Exactly two weeks before the attack at my husband’s synagogue we invited our new neighbors, recently relocated from Paris, for a Shabbat meal. They told us of how they decided to move after the January 9, 2015, Hyper Cache kosher supermarket shooting which they had missed only with the decision to pick the kids up from school first and then buy the challot for Shabbat, rather than the opposite. At the time, the idea of moving because of an attack on a kosher supermarket seemed unreal, a horrible thing that couldn’t happen in Squirrel Hill. Except of course it did, at a synagogue rather than a market (though that occurred in the United States too in Jersey City, New Jersey in December 2019) and the death toll was higher.
This past Shabbat, among the ten people at my table, three were children of those who fled here from elsewhere, Hungary, Baghdad, and Poland. Should they all go elsewhere again, not even one generation of dwelling safely in a country that had once been thought to be haven and home as a book on the 350 year history of Jews in America by Abraham J. Karp is titled?
The confidence that America was those things seems sadly misplaced at the moment. But then, my study of Talmud has taught me that there are some things that are better off not known. In Pesachim 54b, the Sages taught: “Seven matters are concealed from people, and they are: The day of death; and the day of consolation from one’s concerns; the profundity of justice, ascertaining the truth in certain disputes; and a person also does not know what is in the heart of another; and a person does not know in what way he will earn a profit, and one does not know when the monarchy of the house of David will be restored to Israel; and when the wicked Roman monarchy will cease to exist.”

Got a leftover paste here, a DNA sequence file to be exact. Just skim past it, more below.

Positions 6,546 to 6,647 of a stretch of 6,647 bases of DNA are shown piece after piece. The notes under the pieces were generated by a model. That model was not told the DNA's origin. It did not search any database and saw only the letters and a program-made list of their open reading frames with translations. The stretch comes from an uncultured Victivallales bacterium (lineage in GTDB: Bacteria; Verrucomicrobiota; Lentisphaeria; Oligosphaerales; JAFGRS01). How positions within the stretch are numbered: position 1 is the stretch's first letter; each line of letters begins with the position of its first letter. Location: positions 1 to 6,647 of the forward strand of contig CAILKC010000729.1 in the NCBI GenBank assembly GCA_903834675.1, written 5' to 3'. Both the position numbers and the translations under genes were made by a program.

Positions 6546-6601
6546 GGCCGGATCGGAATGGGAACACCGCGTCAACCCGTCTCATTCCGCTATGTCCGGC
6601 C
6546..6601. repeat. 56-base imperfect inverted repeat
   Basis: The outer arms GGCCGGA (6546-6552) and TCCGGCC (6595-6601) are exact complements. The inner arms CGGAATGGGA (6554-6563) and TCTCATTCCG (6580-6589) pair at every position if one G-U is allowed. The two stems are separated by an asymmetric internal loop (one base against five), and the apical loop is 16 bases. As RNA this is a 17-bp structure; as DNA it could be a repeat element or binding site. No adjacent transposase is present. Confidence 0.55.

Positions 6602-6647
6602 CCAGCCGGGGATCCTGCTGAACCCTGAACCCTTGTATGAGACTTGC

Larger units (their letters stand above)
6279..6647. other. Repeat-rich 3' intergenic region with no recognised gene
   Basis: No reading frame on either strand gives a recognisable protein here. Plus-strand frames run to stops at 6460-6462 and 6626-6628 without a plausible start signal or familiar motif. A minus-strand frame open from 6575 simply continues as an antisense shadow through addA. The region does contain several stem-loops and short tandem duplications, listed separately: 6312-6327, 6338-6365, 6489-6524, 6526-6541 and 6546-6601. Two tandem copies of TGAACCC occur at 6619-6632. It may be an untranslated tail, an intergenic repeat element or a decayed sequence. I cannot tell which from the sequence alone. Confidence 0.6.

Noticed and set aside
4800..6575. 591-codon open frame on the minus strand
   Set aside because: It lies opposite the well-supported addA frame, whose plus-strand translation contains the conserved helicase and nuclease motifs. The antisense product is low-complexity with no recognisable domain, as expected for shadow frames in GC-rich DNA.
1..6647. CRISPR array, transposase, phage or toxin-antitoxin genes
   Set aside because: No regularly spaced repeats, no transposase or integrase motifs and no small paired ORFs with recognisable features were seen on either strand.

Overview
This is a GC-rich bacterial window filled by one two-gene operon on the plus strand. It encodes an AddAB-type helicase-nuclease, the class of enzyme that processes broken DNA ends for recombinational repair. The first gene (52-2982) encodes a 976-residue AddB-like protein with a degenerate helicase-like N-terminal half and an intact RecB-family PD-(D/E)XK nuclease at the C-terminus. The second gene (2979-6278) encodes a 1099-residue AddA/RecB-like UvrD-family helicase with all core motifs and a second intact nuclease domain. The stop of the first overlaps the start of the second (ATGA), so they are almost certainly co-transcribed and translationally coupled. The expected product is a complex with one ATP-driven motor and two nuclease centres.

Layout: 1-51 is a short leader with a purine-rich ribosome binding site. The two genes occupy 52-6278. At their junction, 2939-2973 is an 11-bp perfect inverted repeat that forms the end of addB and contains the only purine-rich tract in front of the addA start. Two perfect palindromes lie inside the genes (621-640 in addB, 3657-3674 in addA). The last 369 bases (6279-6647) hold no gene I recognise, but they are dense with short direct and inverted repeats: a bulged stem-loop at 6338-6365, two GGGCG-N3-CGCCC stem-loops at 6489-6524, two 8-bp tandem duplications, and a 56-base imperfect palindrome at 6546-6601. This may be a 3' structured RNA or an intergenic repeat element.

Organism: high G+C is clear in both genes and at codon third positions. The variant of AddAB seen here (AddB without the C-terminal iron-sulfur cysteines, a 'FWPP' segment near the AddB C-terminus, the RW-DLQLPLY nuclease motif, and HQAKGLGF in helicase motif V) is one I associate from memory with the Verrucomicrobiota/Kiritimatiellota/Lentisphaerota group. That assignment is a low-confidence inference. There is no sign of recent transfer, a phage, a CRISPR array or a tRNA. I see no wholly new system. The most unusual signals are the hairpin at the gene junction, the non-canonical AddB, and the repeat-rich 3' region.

We are probably better off not knowing some things about the future – I personally would rather not know when I will be faced with mortality and only hope it is a long time in the future. I am still in mourning for the lives lost here, and knowing that comfort exists, though we don’t know when it may arrive, gives me solace. As well, the sense expressed here that there will come a time when the house of David will be restored or other kingdoms destroyed enables me to feel that whatever happens in this country, there is a larger historical scale at work and even if Jewish life is uncomfortable or becomes impossible here, there will come a time of restoration; though none know or can understand the depths of justice, we can understand it to exist. I hope that, along with the exhortation to increase and intensify your understanding of what it means to be a Jew, will be enough to bring some small measure of comfort, though we can’t know when in this time of uncertainty.
Beth Kissileff is the co-editor of the anthology Bound in the Bond of Life: Pittsburgh Writers Reflect on the Tree of Life Tragedy, author of the novel Questioning Return and the editor of the anthology Reading Genesis. Her writing has appeared in the Atlantic, Michigan Quarterly Review, New York Times, Tablet, the Forward, 929English and Haaretz, among others. Visit her online at www.bethkissileff.com.